Professor George Pickett with his cryostat

Professor George Pickett with his cryostat

H416/0103 Rights Managed

Request low-res file

530 pixels on longest edge, unwatermarked

Request/Download high-res file

Uncompressed file size: 22.7MB

Downloadable file size: 1.3MB

Price image Pricing

Please login to use the price calculator

This image is part of the feature Coldest



Caption: Low temperature physics. Professor George Pickett with his cryostat, used to create ultra-low temperatures. In June 1993, Pickett and his team at Lancaster University managed to cool a small piece of copper to 7 microkelvin, just seven millionths of a degree above 'absolute zero' and a new world record. Absolute, or thermodynamic, zero is the point at which an object has no heat at all, and is near minus 273.15 degrees Celsius. The lowest natural temperature is 2.7 kelvin (-270.5 Celsius), the heat of radiation left behind by the Big Bang, found in the deepest recesses of outer space. Pickett and his team use these temperatures to study superconductors and superfluidity.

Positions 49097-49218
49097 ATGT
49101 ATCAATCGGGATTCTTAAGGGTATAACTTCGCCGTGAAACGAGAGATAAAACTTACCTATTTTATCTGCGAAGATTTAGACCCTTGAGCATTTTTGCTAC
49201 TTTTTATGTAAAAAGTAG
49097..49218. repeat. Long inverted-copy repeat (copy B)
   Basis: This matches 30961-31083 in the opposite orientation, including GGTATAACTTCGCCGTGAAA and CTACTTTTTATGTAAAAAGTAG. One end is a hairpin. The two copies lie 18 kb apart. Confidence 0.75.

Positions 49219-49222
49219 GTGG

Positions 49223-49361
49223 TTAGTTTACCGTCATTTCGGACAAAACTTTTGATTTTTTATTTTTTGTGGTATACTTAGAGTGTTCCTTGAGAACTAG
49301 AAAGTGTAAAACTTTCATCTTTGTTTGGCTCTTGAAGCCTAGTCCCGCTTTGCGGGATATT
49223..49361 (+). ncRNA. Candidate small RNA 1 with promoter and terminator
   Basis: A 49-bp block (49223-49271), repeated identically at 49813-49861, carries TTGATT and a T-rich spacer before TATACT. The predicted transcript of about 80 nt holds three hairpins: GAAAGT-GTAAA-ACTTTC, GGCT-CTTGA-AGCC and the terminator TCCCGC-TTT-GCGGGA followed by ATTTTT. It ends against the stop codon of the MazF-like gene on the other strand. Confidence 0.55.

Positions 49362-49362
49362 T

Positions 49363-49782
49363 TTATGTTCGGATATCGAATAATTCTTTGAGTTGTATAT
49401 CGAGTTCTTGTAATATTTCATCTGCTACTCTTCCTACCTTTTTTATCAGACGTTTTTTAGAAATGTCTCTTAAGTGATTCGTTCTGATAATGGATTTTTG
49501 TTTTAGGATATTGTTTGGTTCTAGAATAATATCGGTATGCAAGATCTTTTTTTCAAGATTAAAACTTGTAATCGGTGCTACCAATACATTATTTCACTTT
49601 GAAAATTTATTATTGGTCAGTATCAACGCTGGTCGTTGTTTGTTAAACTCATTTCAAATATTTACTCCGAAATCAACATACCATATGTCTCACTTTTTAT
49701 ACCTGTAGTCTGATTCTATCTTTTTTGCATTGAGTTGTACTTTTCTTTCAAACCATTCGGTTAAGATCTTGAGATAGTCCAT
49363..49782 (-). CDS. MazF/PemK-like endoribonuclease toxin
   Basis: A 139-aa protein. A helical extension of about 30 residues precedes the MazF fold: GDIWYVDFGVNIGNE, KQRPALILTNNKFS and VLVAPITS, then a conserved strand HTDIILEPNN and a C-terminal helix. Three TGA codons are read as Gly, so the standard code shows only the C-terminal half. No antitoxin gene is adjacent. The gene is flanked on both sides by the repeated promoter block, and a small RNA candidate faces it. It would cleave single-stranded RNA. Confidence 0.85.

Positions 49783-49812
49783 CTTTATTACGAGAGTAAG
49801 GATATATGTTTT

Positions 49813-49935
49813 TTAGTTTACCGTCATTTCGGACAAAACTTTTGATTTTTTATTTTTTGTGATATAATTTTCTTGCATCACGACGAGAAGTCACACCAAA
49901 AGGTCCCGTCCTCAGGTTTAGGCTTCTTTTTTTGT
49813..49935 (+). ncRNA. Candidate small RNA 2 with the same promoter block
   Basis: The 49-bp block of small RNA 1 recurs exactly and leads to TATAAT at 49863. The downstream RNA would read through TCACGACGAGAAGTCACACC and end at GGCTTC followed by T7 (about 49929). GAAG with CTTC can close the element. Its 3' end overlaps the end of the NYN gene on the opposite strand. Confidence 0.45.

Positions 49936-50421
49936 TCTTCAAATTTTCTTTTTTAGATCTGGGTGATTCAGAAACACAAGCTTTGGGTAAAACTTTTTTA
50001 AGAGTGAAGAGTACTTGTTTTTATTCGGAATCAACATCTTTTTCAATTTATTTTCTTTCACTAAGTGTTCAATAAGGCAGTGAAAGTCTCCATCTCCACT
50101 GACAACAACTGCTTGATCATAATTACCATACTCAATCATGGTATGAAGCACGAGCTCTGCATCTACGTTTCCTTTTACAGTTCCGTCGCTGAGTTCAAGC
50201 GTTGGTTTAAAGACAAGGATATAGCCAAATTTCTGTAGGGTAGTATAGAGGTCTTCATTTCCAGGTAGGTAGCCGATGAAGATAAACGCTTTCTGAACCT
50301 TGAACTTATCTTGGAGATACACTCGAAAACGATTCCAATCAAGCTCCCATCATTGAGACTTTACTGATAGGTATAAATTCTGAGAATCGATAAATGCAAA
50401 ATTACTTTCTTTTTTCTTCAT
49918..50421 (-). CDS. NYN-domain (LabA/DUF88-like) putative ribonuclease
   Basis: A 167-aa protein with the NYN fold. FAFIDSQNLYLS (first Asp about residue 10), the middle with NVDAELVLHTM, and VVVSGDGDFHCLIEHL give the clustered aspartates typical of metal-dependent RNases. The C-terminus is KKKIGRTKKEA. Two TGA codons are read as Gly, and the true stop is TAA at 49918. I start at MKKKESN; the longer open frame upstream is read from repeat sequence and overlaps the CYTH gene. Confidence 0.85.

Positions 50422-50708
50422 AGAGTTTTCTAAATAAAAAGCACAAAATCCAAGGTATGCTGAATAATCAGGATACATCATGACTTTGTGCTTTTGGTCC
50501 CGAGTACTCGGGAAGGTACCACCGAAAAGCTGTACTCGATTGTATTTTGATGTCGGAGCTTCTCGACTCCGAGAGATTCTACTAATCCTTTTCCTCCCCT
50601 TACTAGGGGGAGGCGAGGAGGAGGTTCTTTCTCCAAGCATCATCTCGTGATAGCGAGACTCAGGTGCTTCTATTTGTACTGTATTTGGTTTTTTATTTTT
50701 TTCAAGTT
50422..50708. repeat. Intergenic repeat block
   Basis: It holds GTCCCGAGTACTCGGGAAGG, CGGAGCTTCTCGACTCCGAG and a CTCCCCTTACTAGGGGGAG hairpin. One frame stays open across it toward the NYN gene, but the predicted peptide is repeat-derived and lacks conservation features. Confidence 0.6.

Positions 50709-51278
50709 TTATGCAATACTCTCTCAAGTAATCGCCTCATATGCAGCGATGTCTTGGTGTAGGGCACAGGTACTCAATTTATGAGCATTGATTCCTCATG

Release details: Model release not available. Property release not required.

Keywords: coldest place in the universe, cryogenics, cryostat, george, laboratory, pickett, portraits, record breaking, surname p

Licence fees: A licence fee will be charged for any media (low or high resolution) used in your project.